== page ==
On Saturday evening many of us were awaiting Boris Johnson’s press conference. The Prime Minister confirmed rumours of a second lockdown to manage coronavirus infection rates. Starting this Thursday 5th November, a 4-week lockdown is set to begin in England.
This may be extended if infection rates haven’t come down enough and hospitals are overwhelmed. MPs are voting on the new measures in the House of Commons on Wednesday, but it looks highly likely they’ll be passed.
It’s expected that we’ll come out of lockdown on a regional basis, depending on how well the spread of the virus has been controlled. When rates do lower enough for hospitality, travel, leisure and tourism industries to reopen we’ll be continuing with the tiered system of COVID-19 threat.
Lockdown was announced on the same day the UK recorded its one millionth case. The devolved governments in Wales, Northern Ireland and Scotland are tackling the pandemic individually. For England, this second lockdown will not be as strict as the first but will certainly have a lot of consequences for businesses.
Under new restrictions, shops selling essential goods and services will be allowed to stay open. We’ll see exactly what falls under ‘essential’ in the coming days, but this mainly means food shops, supermarkets and chemists. Garden centres, shops and off-licenses are set to be included.
Any retailer that doesn’t fit under ‘essential’ must close its doors to the public on Wednesday night. Restaurants, bars and pubs must close after service on Wednesday night too and can only reopen if they provide takeaway or delivery. Pubs won’t be allowed to sell alcohol through takeaway this time.
Entertainment venues, indoor and outdoor leisure facilities and the like will all be forced to close. Cultural centres such as galleries, as well as beauty establishments like salons and barbers must all close too.
Schools, colleges and universities will remain open, as well as childcare services that allow parents to work. In this version of lockdown, anyone who can work at home must. You’re allowed to go into work if your job can’t be done remotely, so construction and manufacturing will be open for business.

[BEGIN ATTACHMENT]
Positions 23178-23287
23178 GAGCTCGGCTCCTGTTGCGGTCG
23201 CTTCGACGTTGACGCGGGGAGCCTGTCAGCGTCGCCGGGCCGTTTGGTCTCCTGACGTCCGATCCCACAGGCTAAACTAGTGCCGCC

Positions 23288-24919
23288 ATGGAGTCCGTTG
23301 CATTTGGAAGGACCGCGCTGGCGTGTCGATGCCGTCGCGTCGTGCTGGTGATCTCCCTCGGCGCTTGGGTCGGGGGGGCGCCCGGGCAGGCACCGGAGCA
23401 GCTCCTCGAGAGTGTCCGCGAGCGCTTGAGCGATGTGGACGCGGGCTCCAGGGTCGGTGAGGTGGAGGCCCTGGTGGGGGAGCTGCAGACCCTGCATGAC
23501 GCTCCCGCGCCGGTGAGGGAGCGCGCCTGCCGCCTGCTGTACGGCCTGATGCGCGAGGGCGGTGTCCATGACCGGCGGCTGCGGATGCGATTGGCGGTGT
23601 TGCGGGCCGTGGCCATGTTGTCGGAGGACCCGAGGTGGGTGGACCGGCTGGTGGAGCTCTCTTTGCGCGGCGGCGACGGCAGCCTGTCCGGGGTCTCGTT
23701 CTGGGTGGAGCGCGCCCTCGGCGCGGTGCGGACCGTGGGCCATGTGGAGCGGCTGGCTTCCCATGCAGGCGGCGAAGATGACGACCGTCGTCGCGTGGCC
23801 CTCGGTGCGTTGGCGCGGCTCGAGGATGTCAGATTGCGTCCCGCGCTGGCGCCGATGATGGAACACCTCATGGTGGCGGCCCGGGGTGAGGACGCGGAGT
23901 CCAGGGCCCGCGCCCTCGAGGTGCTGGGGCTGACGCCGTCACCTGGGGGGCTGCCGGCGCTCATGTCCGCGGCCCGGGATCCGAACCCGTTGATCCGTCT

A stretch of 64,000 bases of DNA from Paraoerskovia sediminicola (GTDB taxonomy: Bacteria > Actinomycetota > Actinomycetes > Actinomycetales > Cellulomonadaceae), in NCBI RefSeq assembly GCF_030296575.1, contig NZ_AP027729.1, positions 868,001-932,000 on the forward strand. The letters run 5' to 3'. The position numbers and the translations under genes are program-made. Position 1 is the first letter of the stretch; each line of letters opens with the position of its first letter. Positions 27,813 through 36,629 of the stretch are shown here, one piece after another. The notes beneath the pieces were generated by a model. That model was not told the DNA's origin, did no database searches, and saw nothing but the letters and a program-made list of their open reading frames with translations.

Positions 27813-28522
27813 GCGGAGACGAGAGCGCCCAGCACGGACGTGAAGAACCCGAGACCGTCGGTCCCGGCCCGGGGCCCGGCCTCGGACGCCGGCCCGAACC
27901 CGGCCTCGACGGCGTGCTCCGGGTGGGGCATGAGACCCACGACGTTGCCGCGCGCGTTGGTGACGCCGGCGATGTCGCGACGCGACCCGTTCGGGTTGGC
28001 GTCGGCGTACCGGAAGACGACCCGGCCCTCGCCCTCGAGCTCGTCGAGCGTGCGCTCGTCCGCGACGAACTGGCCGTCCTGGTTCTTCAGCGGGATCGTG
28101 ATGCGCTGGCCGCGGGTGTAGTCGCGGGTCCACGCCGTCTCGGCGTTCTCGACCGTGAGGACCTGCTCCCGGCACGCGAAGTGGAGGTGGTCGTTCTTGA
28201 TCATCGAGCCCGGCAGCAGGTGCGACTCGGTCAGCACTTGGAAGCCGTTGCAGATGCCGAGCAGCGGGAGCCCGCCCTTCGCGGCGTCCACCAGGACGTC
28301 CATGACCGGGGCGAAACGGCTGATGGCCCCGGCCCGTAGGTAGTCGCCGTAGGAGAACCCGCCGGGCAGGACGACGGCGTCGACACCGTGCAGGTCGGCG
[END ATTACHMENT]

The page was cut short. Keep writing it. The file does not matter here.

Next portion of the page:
The furlough scheme is being extended until December, when this lockdown is expected to end. The original terms will apply. Any employee that can’t work because of Covid restrictions (for example, in the hospitality industry) will have 80% of wages covered by the Treasury, up to £2,500 per month.
Extending the scheme with the full 80% government contribution is much more generous for employers than recent updates. In October, businesses contributed 20% of furlough payments as government payments covered 60% of wages. National Insurance and Pension contributions will still be required from employers. Any employee on payroll as of 30 October will be eligible for the scheme.
The £1,000 Job Retention Bonus will still be available to employers for every furloughed employee they keep on until the end of January. £1,500 is also available for any employer that gives a work placement to an unemployed 16-24 year old as part of the Kickstart scheme. And under the latest economic measures, firms based in England are entitled to up to £3,000 a month if they’re ordered to close.
UK GDP fell by 20.4% in April following the first lockdown was introduced at the end of March. Retail, hospitality, travel and tourism make up around 15% of economic activity, so closing these industries down for four weeks will have a significant impact on the economy. There are 500,000 businesses that will be directly affected.
It comes at a particularly difficult time as November and December are important months for retail and hospitality with the festive season. Ending the year strong can make a serious difference in these sectors of the economy. Given the nature of restrictions, economists are predicting around a 7.5% fall in GDP.
However, at a more general level things look slightly less negative. This time round schools will remain open, so parents won’t have to take time off work to look after their children. More people able to work will have a better impact on GDP than the first time we went into lockdown. What’s more, the economy is currently around 5% smaller than it was before the crisis, so in theory we have less far to fall.
It’s possible that the 2 December finish will be extended closer to the Christmas period so that restrictions can be loosened for families to meet over the holidays. Ministers might not be keen on taking the risk that stricter measures come back into Everything depends on infections and hospital admissions.
Keep an eye on the news to understand where infection rates are headed. If you need help planning your cash flow and resources in the coming weeks and months we have a range of funding options available. The CBILS application deadline has been extended to 31 January, so you now have more time to get fee and interesting-free finance for 12 months. As long as you have started (not completed) the application process by the end of this January you can still benefit.
For more information and advice on what you can do to safeguard your business head to our COVID-19 Impact Support Hub.